Databases and Electronic Resources Divinity Students Should Know About: A Quick Guide

[PAGE STILL UNDER CONSTRUCTION]

Everyone’s best hours for research, reading, and paper writing are different. Some of us love working late at night. Some of us, regardless of preference, find ourselves working late at night because that paper deadline is tomorrow. But there is good news: Duke Divinity Library resources are here for you, 24 hours a day — if you know how to look. Below are the search strategies and top databases Divinity students should know about.

Searching for Electronic Books

Atla

JSTOR

Good to Know: Sometimes Atla and JSTOR don’t link directly to the downloadable PDF of an article. Before you give up, note the title of the journal your article appears in and use the “Online Journal Titles” search option from the main Divinity Library page to see if Duke subscribes to the journal through another platform. You can then search for the article by the date/issue in which it appeared.

Ministry Matters

Tools for Studying the Hebrew Bible

ProQuest Dissertations and Theses

Intelex Past Masters

Library of Latin Texts Series A (and Series B)

Digital Karl Barth Library

Loeb Classical Library

Thesaurus Linguae Graecae / Thesaurus Linguae Latinae

Proquest Central

Database Highlight: Past Masters

Are you taking a seminar on the thought of St. Augustine this fall and looking for an easy way to get broad, searchable access to his writings? Are you curious about the theological writings of Anselm, Lombard, or Aquinas? Want to flip through Jane Austen’s letters, or Søren Kierkegaard’s journals, or learn about the Blue Stockings Society’s advocacy of women’s education and literacy in 18th-century England?

The Past Masters database includes full-text electronic editions of primary source materials in religion, philosophy, political thought and theory, education, classics, and more. Think it could be useful for your research? Here’s how to get started:

 

Step 1: In the Divinity Library catalog, search “Intelex Past Masters.” Your first result will look like this:

Select “View Online” to navigate to the database’s main page.

 

Step 2: Begin searching!

You can search the entire database using the SEARCH box in the left-hand menu, or you can select a title from the alphabetized list in order to navigate directly to a particular author’s works. Let’s say you want to learn more about Augustine’s writings. In that case, select the link for “Augustine: Works.”

 

 

Step 3:  Once you’ve brought up Augustine: Works, focus on the left-hand menu.

There are two main ways to search within a collection like Augustine’s writings: broadly through the whole collection, or within individual volumes/works. Both of these search strategies make use of the left-hand menu. Notice that the SEARCH box is still present at the top, but specifies its search parameters within the collection of Augustine’s writings. Further down, you’ll begin to see titles of Augustine’s works linked in the grey boxes. This is how you would select a specific individual title to read or search online.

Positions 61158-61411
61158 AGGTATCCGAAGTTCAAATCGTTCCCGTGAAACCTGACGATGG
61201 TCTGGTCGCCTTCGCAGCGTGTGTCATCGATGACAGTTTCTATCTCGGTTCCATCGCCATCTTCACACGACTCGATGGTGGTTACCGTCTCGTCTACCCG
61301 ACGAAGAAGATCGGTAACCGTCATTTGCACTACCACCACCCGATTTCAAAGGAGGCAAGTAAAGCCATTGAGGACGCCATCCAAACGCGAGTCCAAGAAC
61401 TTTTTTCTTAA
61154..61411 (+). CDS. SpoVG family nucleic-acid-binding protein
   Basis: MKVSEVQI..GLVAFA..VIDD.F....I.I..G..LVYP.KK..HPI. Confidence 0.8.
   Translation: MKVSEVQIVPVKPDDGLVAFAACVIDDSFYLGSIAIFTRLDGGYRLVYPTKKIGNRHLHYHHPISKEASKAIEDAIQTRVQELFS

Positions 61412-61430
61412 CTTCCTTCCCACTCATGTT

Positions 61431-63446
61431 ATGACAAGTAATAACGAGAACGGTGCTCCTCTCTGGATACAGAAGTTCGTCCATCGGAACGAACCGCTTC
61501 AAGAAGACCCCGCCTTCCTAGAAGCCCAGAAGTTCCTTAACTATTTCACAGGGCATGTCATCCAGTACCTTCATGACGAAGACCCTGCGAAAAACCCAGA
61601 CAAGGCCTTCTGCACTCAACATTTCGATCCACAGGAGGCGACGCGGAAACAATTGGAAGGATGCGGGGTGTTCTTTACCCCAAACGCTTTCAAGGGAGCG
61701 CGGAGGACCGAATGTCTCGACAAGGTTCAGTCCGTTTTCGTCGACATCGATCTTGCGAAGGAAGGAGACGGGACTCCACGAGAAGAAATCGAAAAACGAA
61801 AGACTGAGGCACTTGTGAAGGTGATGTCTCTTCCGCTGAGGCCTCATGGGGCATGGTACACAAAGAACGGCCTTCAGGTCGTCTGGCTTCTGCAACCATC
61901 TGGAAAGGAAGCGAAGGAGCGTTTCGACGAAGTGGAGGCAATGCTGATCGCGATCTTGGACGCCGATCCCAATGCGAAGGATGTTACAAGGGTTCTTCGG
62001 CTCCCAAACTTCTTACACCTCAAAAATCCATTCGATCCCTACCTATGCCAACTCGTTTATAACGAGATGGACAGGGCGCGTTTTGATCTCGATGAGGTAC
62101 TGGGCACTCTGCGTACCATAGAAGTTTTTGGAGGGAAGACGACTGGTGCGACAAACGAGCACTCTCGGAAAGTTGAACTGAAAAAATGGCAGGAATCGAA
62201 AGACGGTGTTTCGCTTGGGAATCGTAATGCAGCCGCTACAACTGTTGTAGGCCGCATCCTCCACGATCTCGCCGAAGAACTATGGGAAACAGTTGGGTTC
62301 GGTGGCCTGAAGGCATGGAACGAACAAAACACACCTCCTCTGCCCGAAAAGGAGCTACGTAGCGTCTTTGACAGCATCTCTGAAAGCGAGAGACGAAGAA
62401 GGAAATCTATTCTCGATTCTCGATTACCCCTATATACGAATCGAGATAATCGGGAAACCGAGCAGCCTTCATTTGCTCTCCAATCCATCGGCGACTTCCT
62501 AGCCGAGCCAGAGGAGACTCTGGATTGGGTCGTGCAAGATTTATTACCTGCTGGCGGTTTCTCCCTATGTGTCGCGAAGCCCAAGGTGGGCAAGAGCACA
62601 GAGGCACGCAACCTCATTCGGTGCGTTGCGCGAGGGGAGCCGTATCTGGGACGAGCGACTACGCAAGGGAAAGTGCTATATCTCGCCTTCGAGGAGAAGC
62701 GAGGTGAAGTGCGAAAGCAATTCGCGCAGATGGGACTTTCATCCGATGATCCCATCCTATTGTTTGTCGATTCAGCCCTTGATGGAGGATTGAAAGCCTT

Step 4: Example search: collection-wide. Let’s say you want to learn more about Augustine’s thinking on the sacrament of the Lord’s Supper. Using the SEARCH box, enter keywords that have to do with the Lord’s Supper: for example, you might run searches for “communion”, “Eucharist”, or “bread and wine”. Here’s what happens when you search for “Eucharist”: the database finds hits within 19 of the 20 available volumes of Augustine’s writings! The volumes will then appear in order of relevance. Coming in first place with 39 separate hits is Augustine’s Sermons (184-229Z) on the Liturgical Seasons. Here’s a peek at the result list:

Notice that you get minimal context surrounding each occurrence of your search term. This can help you narrow down which hits will actually be helpful to your specific research question.

 

Step 5: Ready to see one of your hits in the broader context of Augustine’s writings? Notice that each occurrence of your search term is in bold scarlet print. These are hyperlinks connected to the place in the volume where the term appears. Select any line to get started. Here’s an example of where you’ll be taken in the larger text:

Once again, your search term is highlighted in scarlet. Also, notice there are arrows before and after the search term. These allow you to navigate quickly forward or backward through your search results without returning to the main results page. This can be very helpful, especially if you get several results in a row that are irrelevant or take you to occurrences of your search term in the translator’s footnotes.